suture and stitch it, and make sure he had an up-to-date tetanus shot. We were able to access his electronic records, and get him in and out, and back to work.” That’s one of the advantages of AtlantiCare’s Urgent Care facilities, which Dr. Ruskey refers to as a one-stop shop. “It’s like the fast track of the ER,” he explained. “We’ve got a state-of-the-art digital x-ray, and a board certified radiologist on duty. We can do a reading within an hour, get a definitive diagnosis, and put a patient on crutches if needed. For dehydration, we can check a patient’s electrolyte levels and administer IV fluids. This year, we instituted a new program where we stock 14 different medications so we can even send you on your way with a prescription. In general, we can handle everything from mild to moderate trauma, and, because our physicians are board certified, we’re very good at spotting the person who needs to get right to the ER.” AtlantiCare operates ten Urgent Care Centers throughout southern New Jersey. Hours vary, but Urgent Care is open seven days a week, including nights and weekends. With its single co-pay and multitude of services, Urgent Care is an attractive healthcare option, though Dr. Ruskey cautions that it should be reserved for urgent medical problems and not ones that can wait until your primary care provider has office hours. Urgent Care practitioners generally treat patients with general illness, including but not limited to the common cold, the flu, insect bites and stings, cuts or small lacerations, patients who need stitches or splints, non-narcotic prescription medication refills, tetanus shots, and many other non-life threatening injuries and illnesses. They also typically handle foreign body removal, nebulizer therapy, onsite lab tests and x-rays, EKGs, and prescription needs. The ER treats patients for lifethreatening illnesses and injuries. If you’ve been in a vehicular accident, have severe bleeding or broken bones, if you’re experiencing an asthma attack or COPD, if you suspect a heart attack or stroke, call 911 immediately or head right to the Emergency Room. “It’s fairly common that people suffer injuries while they are away from home because they are in new or different surroundings,” said Kristen Radcliff, M.D., Rothman Institute at AtlantiCare. “I treated a patient who had fallen down the stairs in their beach house and developed a broken neck,” he added. “ Look out for throw rugs, furniture and other hazards in your beach house or other travel accommodations that would be less familiar than your own home would be.”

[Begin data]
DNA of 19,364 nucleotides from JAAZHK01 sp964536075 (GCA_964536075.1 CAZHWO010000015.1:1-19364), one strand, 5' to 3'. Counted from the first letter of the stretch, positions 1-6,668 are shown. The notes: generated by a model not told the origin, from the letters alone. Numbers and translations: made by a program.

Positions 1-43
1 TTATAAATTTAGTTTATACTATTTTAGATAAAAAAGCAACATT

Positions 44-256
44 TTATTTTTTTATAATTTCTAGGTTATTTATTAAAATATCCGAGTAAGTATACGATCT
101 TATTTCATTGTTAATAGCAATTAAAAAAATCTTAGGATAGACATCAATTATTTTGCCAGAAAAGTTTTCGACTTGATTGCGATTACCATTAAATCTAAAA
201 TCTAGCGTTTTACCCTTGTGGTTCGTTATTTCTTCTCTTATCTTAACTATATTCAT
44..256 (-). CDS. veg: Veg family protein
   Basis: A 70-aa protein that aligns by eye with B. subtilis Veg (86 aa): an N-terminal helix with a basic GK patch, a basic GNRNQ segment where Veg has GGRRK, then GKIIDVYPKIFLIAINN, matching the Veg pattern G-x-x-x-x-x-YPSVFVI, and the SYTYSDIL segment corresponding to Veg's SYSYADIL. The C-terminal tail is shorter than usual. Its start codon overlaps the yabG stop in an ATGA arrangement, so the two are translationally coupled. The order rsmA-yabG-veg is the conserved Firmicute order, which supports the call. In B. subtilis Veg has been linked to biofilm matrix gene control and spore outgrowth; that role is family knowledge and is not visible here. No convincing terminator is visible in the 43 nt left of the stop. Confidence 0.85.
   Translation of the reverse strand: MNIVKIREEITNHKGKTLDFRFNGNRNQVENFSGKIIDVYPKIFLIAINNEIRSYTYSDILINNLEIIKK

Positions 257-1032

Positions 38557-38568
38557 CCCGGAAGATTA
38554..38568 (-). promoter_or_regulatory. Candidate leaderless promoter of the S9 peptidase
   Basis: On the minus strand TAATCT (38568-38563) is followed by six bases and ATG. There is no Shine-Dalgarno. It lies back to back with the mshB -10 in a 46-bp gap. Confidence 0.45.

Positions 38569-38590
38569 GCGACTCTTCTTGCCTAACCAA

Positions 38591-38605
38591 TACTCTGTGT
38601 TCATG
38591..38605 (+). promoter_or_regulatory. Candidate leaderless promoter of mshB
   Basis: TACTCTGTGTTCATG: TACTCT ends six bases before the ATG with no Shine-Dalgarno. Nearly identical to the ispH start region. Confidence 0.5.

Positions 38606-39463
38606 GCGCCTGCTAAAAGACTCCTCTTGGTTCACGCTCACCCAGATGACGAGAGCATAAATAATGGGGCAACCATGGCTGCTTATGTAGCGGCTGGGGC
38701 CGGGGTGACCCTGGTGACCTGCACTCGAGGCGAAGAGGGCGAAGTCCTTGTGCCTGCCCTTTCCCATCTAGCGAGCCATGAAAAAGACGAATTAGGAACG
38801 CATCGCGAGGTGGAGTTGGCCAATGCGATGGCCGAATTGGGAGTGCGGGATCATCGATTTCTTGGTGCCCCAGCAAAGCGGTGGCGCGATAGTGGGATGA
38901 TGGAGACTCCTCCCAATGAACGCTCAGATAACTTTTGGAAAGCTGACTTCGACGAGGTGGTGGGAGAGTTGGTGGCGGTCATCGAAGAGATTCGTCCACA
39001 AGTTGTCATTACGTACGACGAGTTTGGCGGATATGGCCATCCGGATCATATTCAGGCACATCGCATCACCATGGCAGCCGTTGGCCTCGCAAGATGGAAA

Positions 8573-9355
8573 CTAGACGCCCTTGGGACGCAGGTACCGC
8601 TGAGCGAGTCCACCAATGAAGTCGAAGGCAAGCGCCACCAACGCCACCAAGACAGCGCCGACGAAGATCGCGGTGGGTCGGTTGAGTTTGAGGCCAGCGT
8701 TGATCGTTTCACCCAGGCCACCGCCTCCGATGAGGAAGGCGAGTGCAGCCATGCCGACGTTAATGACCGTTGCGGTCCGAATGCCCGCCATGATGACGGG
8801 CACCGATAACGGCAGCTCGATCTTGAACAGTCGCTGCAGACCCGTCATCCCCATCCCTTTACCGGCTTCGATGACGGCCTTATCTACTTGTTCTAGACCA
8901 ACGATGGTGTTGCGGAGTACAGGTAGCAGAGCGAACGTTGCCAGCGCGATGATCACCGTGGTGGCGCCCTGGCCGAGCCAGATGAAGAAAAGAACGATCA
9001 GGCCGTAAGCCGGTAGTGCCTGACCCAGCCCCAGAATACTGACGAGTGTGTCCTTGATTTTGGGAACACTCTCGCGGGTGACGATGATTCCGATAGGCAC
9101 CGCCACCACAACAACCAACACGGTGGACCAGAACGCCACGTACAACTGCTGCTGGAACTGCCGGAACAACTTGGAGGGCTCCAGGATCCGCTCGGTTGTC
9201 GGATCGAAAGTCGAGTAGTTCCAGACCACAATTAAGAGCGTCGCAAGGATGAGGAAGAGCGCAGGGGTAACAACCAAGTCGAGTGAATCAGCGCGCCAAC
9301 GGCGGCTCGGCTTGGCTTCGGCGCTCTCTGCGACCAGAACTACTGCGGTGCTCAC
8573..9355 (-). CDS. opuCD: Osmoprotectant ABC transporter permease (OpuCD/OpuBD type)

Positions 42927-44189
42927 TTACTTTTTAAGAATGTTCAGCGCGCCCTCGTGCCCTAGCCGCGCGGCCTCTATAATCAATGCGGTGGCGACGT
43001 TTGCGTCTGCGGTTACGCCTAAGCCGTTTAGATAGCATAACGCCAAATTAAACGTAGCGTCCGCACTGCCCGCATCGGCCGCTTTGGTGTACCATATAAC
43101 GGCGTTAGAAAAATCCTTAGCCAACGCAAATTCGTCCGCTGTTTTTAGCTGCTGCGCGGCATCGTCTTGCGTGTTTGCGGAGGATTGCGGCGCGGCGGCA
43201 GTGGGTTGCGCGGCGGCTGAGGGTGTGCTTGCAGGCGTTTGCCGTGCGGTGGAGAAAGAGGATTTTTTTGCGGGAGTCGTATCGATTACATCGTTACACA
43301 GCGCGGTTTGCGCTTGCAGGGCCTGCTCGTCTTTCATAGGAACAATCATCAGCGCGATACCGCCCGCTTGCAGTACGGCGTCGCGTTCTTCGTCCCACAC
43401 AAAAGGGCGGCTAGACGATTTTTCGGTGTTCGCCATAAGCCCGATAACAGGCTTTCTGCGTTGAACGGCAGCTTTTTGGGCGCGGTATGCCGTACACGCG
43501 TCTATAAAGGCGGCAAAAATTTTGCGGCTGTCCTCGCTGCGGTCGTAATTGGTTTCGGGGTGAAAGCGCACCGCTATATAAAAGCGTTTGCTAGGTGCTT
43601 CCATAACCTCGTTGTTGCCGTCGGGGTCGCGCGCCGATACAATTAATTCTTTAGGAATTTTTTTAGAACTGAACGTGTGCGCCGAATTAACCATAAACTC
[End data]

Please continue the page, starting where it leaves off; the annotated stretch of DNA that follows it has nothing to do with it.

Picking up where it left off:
AtlanticCare 888.569.1000 atlanitcare.org
Boating is also a potential summer hazard, according to AtlantiCare staff who often see back injuries from the jostling against the waves. “People could be here vacationing or simply enjoying the weather, but could end up in the ER or Urgent Care very easily,” said Dr. Ruskey. “One of our strengths is that our physicians are very comfortable seeing new patients. You don’t have to be an AtlantiCare patient or in our system. We easily develop a rapport so you feel comfortable talking with us and discussing your medical needs.” For information about AtlantiCare’s Emergency Departments, Urgent Care Centers or other services, visit www.atlanticare.org, call the AtlantiCare Access Center at 1-888-569-1000 or find AtlantiCare on Facebook at www.facebook.com/atlanticare. Book urgent care appointments online by visiting atlanticare.org or by using the free ZocDoc mobile app. For guidance on which medical options which might be the best fit — from the ER to Urgent Care to Primary Care Plus — visit www.atlanticare.org/index.php/emergencies/what-level-of-care-do-i-need. n
Checklist to Summer Safety 1. Use a water-resistant sunscreen with a sun-protection factor, or SPF, of at least 30. Choose one which also offers protection against UVA and UVB rays. 2. Use insect repellant, avoid brushy areas, and check for ticks daily. Don’t spray young children’s hands with repellent because they often put them in their eyes and mouths. 3. Swim only in lifeguard protected waters. Diligently supervise children in and near water. 4. Stay hydrated by drinking plenty of water. Watch for the signs of dehydration: lightheadedness, nausea and weakness. 5. Alcohol and summer activities can be a deadly combination. Never mix alcohol with swimming, boating, or driving. Alcohol impairs judgment and contributes to dehydration.
“People could be here vacationing or simply enjoying the weather, but could end up in the ER or Urgent Care very easily.” njlifestyleonline.com
LIFESTYLE | Summer 2016